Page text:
Start your order today for Grade A Corn Oil and get your order out within 7 business days depending on the quantity. Maize oil is one of the healthiest oils with the high-end potential to maintain proper fitness. Enriched natural attributes and a higher burning point have made it sophisticated. Lower prices than other vegetable oils having a better cooking taste are also the reasons why people like it.
This oil is not only famous for its household uses but also for industrial applications. Soap, ink, textile, paints, pharmaceuticals and etc. production are the heavy performance areas of corn oil. But, after knowing its heart-attack-preventing ability, health freaks from all over the world are using it massively.
Here we will discuss “Everything you need to know about corn oil”.
Extraction Method of Corn Oil / Production
This oil extraction follows chemical reactions to extract the oil from the germ (embryo) of the corn. Following this process, corn seeds (corn kernels) are broken into several parts in milling machines. Hereafter, you will find solid starch, fiber, and germs in distinct forms.
This machining process is divided into two individuals, such as: “wet-milling” and “dry milling”. However, most of the industries prefer “wet-milling” over “dry milling”.
After the machining process, the separated germ is ready to provide oil with the help of additives. Here, n-hexane plays the role of a high-performance additive which helps to bring out 90% of the oil from this germ.
Maybe, you know that hexane is injurious to health. Then, should we stop using corn oil? The answer is no. You will be glad to know that hexane is removed by a method called solvent extraction. This method requires nothing but distillation and evaporation. That’s how you will find a healthy food-grade oil for cooking healthy foods.
What are the Nutrition of Corn Oil? How does it Benefit Health?
- Calories in 1tbsp (13.6g): 122 cal
- Fat Percentage: 100% (Saturated Fat: 13%, Polyunsaturated Fat: 59%)
- Cholesterol: 0%
- Protein: 0%
- Vitamin E: 10%
The main ingredient of corn oil is fat. This fat contains 59% of polyunsaturated fatty acid(PUFA), 24% monosaturated fatty acid, and 13% saturated fatty acid. The polyunsaturated fatty acid (PUFA) is also called linoleic acid. Linoleic acid contains omega-6 and omega-3 fats.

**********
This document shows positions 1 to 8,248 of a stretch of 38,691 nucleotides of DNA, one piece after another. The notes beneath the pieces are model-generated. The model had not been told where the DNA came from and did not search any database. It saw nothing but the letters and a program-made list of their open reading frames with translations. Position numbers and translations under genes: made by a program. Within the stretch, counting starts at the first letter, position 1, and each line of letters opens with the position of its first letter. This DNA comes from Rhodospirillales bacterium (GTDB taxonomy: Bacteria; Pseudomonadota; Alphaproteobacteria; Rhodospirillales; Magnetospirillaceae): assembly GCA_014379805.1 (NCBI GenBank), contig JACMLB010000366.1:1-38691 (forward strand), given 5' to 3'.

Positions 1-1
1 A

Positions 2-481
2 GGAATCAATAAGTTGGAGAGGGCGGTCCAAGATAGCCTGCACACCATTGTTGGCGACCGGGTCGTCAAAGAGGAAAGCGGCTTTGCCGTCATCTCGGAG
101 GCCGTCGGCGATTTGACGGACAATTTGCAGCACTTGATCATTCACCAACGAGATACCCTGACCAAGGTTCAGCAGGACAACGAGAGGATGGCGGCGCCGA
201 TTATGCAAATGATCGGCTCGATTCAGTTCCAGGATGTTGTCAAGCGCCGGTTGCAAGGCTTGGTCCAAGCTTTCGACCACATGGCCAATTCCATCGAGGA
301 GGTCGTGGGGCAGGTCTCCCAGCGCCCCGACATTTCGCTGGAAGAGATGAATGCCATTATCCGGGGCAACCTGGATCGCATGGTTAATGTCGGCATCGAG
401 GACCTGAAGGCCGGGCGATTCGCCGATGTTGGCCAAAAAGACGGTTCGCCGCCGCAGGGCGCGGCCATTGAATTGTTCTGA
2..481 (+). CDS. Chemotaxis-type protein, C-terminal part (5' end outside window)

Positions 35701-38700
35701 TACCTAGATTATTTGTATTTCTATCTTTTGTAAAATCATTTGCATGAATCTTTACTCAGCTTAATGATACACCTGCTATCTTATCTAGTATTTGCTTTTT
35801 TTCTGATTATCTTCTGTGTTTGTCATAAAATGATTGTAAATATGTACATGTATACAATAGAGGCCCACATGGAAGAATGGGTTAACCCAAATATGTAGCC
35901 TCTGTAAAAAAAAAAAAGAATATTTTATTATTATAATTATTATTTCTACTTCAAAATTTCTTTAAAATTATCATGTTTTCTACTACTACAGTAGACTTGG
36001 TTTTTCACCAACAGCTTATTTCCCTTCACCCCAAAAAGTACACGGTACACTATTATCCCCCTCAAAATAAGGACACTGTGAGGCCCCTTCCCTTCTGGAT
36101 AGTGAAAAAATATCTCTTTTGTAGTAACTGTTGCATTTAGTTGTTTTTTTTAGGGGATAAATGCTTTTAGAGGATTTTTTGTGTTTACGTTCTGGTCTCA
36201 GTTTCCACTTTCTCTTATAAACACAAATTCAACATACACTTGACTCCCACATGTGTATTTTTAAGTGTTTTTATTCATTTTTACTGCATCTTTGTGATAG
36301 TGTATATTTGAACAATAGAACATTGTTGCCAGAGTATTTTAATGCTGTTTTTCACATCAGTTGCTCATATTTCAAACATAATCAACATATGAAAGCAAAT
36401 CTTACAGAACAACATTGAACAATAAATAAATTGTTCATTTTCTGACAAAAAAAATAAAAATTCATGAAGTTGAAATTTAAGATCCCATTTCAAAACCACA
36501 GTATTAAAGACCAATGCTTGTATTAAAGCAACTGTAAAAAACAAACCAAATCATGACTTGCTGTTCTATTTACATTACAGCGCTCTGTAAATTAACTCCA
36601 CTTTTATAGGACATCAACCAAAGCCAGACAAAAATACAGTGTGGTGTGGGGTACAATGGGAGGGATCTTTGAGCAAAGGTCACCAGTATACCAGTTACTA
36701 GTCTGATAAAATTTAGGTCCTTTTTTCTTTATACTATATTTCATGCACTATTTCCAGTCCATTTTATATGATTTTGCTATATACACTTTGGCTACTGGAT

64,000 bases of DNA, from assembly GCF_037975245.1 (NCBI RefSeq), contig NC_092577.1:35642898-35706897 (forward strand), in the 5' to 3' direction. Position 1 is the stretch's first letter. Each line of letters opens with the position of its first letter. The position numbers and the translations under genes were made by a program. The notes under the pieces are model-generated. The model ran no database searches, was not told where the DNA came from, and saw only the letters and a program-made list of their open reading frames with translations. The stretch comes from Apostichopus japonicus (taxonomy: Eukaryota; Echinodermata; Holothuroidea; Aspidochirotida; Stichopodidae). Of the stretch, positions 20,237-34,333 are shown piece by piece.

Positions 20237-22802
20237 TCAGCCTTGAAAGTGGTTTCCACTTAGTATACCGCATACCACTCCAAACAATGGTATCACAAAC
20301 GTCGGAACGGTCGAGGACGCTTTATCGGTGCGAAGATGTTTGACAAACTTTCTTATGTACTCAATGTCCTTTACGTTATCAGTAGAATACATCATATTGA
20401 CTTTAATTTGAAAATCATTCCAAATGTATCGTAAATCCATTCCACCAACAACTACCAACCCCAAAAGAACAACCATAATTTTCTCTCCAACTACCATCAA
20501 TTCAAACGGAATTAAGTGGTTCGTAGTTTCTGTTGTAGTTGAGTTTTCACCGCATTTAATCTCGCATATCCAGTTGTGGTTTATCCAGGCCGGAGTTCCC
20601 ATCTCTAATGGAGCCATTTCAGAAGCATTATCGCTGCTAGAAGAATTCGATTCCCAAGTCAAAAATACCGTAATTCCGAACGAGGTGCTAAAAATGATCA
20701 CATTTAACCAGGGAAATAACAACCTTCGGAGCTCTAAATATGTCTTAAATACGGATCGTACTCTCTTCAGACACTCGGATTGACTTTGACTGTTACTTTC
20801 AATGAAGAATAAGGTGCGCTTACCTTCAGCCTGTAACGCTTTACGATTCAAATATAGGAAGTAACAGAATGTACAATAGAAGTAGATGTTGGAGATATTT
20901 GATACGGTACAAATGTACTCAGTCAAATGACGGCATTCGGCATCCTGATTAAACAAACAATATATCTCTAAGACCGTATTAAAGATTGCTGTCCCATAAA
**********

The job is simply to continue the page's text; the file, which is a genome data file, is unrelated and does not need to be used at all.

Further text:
Omega-6 will help to glow your skin and increase hair and skin-cell growth. It will make your bones healthy and will control your metabolism properly.
Omega-3 is one of the most important ingredients that creates shields against many incurable diseases. Lupus, eczema, rheumatoid arthritis, cardiovascular diseases, and many other forms of illness are extremely prevented by this fatty acid.
Vitamin E found in corn oils is a fat-soluble vitamin. Vitamin E contains anti-inflammatory antioxidants. It’s good for vision power, strengthens brain cell capability, improves blood circulation, and dilates blood vessels.
Antioxidants search for harmful free radicals in our bodies and destroy them by scavenging methods. Consequently, cell damage due to oxidation is minimized properly. Coronary heart diseases, prostate cancers, and other chronic diseases can not stand up due to antioxidants’ activity.
Home and Industrial Uses of Maize Oil
Smoke point: 450°F (232.22°C )
High smoke point of corn oil has always made it the best choice for fried foods. Its odorless and tasteless characteristics increased its worldwide use in restaurants. Items fried in it will only smell their own nor the oils’.
Imagine, the spicy chicken wings you ordered aren’t fried properly and it’s quite visible. Or, the french fries you are taking for snakes aren’t crispy enough or smell like peanuts. Will these make you happy? Obviously not. Who wants to compromise the quality of the food?
That’s why many countries use corn oil. It will provide you with the best quality fried foods that you are expecting.
Corn oil is used as a part of liquid oil in soap production from 10-15%. It increases the foam-forming ability of the soap and adds moisturizing properties to it. But, there is also non use of maize oil in many soaps due to its allergic characteristics to many people.
In other industries like textiles, ink productions, paints, and pharmaceuticals there is a massive use corn oil. Textile industries have used this oil to introduce a new form of water-repellant clothes. The fiber derived from corn is also used to make anti-bacterial clothes.